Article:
Every country could improve its human rights record, right? Even yours and mine. William Dalyrymple, in his book, From the Holy Mountain, published in 1998, noted that Christians living in Syria enjoyed more protection and greater freedom than Christians in any other country in the Middle East. Well, that was then. What about now?
If the Qatari and Saudi backed Sunni Salafist insurgents do indeed overthrow the government of President Bishar Assad, what will be the fate of Christians and other minorities? One does not have to look too far across the Gulf for an answer.
While Shia Iran has been quietly handing back church property seized during the Islamic Revolution, regularly hosts interfaith conferences to improve Christian-Muslim relations and has even given permission for the importation of Farsi Bibles, a very different religious agenda is being implemented in Bahrain.
Reem Khalifa of the Associated Press, has written a disturbing report entitled Plan for Catholic Church Makes Waves in Bahrain, re-posted by the Centre of Christian-Muslim Engagement (CCME).
The building of the largest Roman Catholic church in the Gulf was supposed to be a chance for the tiny island kingdom of Bahrain to showcase its traditions of religious tolerance in a conservative Muslim region where churches largely operate under heavy limitations.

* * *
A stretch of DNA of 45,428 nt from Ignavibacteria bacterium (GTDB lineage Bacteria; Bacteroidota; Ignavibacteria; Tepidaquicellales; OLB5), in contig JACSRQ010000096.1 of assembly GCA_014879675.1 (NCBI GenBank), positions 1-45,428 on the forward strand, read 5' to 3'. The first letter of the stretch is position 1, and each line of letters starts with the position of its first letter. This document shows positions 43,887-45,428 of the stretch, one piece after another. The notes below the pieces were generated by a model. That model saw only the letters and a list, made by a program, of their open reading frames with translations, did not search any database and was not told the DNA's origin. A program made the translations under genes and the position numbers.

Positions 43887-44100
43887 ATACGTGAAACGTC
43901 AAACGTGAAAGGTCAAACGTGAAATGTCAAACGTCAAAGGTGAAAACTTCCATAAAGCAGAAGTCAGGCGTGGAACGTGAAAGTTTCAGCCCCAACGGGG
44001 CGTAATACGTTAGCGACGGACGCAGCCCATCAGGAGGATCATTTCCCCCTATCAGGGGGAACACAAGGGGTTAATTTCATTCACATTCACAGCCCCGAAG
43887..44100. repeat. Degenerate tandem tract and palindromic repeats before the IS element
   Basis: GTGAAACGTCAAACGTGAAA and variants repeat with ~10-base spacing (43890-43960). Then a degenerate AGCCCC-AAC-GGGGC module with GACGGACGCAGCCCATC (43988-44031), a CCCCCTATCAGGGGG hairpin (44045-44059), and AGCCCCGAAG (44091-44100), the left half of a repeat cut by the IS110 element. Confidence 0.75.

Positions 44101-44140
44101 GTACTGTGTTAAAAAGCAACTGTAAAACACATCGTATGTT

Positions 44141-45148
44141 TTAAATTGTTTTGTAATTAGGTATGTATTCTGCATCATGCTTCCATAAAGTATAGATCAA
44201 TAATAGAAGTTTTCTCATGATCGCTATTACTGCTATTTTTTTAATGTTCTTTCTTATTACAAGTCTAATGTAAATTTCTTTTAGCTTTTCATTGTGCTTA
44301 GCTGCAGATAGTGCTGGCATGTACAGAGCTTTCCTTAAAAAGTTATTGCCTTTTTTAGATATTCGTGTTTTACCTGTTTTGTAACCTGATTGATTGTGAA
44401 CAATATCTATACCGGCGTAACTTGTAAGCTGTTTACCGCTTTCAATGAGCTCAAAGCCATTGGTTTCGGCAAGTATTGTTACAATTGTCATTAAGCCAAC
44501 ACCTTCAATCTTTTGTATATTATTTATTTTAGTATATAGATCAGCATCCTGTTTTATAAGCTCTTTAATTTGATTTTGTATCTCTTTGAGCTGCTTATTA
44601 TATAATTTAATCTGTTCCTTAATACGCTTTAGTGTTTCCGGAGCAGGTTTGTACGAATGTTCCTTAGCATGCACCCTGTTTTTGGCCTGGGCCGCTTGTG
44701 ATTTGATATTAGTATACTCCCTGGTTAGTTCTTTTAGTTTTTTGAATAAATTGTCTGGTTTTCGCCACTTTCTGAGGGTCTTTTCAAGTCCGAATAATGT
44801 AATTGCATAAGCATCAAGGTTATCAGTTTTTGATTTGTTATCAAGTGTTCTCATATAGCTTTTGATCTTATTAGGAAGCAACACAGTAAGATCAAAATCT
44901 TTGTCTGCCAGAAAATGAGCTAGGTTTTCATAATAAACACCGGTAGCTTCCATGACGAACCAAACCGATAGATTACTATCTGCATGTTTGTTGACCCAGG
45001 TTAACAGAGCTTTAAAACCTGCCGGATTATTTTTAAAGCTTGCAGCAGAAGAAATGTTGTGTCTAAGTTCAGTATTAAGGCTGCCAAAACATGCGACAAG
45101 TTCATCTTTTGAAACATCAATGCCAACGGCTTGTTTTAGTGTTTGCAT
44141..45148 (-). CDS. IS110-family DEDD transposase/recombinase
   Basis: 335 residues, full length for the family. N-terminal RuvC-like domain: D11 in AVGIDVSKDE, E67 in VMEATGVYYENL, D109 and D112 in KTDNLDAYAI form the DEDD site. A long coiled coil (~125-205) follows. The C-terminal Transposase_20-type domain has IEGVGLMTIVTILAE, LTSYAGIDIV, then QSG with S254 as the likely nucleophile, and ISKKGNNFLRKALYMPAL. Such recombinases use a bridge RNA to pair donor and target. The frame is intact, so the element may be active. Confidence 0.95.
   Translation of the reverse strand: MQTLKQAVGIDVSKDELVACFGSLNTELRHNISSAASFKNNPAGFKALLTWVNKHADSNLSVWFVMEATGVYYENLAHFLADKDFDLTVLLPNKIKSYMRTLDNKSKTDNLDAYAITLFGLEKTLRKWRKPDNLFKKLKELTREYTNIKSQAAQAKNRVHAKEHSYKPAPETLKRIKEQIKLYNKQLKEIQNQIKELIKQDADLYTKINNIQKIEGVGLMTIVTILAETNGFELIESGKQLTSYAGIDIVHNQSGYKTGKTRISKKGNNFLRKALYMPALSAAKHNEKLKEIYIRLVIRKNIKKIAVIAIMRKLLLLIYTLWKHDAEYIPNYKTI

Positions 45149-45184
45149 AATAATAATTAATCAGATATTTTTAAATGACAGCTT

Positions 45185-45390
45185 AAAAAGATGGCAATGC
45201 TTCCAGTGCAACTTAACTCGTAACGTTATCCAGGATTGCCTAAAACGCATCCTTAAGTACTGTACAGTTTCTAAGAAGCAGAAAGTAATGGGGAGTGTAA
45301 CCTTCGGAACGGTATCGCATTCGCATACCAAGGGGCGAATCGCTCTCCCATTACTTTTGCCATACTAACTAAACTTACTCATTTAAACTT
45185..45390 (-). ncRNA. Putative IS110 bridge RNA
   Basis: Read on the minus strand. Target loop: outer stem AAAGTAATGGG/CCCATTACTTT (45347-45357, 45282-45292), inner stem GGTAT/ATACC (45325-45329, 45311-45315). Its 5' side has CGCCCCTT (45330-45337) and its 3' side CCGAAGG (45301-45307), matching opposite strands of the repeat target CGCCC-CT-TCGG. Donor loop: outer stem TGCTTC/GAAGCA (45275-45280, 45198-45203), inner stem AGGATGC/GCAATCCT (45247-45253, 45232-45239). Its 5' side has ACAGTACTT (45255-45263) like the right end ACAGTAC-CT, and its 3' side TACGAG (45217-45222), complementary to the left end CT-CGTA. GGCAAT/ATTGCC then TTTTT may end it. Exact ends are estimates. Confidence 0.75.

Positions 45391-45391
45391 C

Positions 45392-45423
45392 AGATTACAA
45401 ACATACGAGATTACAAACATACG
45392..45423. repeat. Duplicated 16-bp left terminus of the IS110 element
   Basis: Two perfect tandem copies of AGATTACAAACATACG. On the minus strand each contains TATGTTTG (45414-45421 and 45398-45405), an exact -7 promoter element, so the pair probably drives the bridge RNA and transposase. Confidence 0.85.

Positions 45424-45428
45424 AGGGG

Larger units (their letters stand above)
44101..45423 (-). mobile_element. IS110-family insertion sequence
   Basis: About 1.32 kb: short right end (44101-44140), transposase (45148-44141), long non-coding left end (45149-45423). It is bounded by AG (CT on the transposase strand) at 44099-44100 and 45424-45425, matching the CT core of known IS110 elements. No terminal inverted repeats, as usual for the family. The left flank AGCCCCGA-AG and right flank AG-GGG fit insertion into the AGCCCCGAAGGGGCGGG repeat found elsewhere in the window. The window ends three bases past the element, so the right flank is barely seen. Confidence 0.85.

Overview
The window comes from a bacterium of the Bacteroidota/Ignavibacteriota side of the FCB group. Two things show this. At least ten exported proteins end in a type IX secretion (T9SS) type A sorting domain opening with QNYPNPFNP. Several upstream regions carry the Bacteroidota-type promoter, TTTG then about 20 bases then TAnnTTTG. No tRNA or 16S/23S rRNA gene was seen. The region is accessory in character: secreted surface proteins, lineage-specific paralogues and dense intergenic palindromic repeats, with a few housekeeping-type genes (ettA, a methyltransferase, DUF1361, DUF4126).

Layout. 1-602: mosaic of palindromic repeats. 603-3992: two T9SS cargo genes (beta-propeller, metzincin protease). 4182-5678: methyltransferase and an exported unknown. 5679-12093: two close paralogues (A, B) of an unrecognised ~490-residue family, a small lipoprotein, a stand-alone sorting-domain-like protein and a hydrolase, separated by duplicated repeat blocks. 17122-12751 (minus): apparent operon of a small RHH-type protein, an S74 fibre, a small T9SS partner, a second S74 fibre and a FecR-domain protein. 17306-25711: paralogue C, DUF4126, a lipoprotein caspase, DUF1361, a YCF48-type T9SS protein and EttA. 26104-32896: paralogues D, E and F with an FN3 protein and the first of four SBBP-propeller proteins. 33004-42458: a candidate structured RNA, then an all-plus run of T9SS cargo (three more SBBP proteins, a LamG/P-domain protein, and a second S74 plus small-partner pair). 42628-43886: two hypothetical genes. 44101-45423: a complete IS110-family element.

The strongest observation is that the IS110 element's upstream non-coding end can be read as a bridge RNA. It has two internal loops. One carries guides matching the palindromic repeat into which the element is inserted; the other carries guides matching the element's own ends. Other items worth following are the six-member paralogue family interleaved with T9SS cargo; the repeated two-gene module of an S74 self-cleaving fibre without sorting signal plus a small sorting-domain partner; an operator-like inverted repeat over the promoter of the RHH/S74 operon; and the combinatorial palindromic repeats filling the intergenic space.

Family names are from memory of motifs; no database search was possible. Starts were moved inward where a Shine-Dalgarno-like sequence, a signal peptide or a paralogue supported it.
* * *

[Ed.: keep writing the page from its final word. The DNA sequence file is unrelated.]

Instead, the planned church — intended to be the main center for Catholics in the region — has turned into another point of tension in a country already being pulled apart by sectarian battles between its Sunni and Shiite Muslim communities.
Hardline Sunni clerics have strongly opposed the construction of the church complex, in a rare open challenge of the country’s Sunni king. More than 70 clerics signed a petition last week saying it was forbidden to build churches in the Arabian Peninsula, the birthplace of Islam.
One prominent cleric, Sheik Adel Hassan al-Hamad, proclaimed in a sermon during Friday prayers last month, that there was no justification for building further churches in Bahrain, adding, “anyone who believes that a church is a true place of worship is someone who has broken in their faith in God.”
Read the full story on ABC News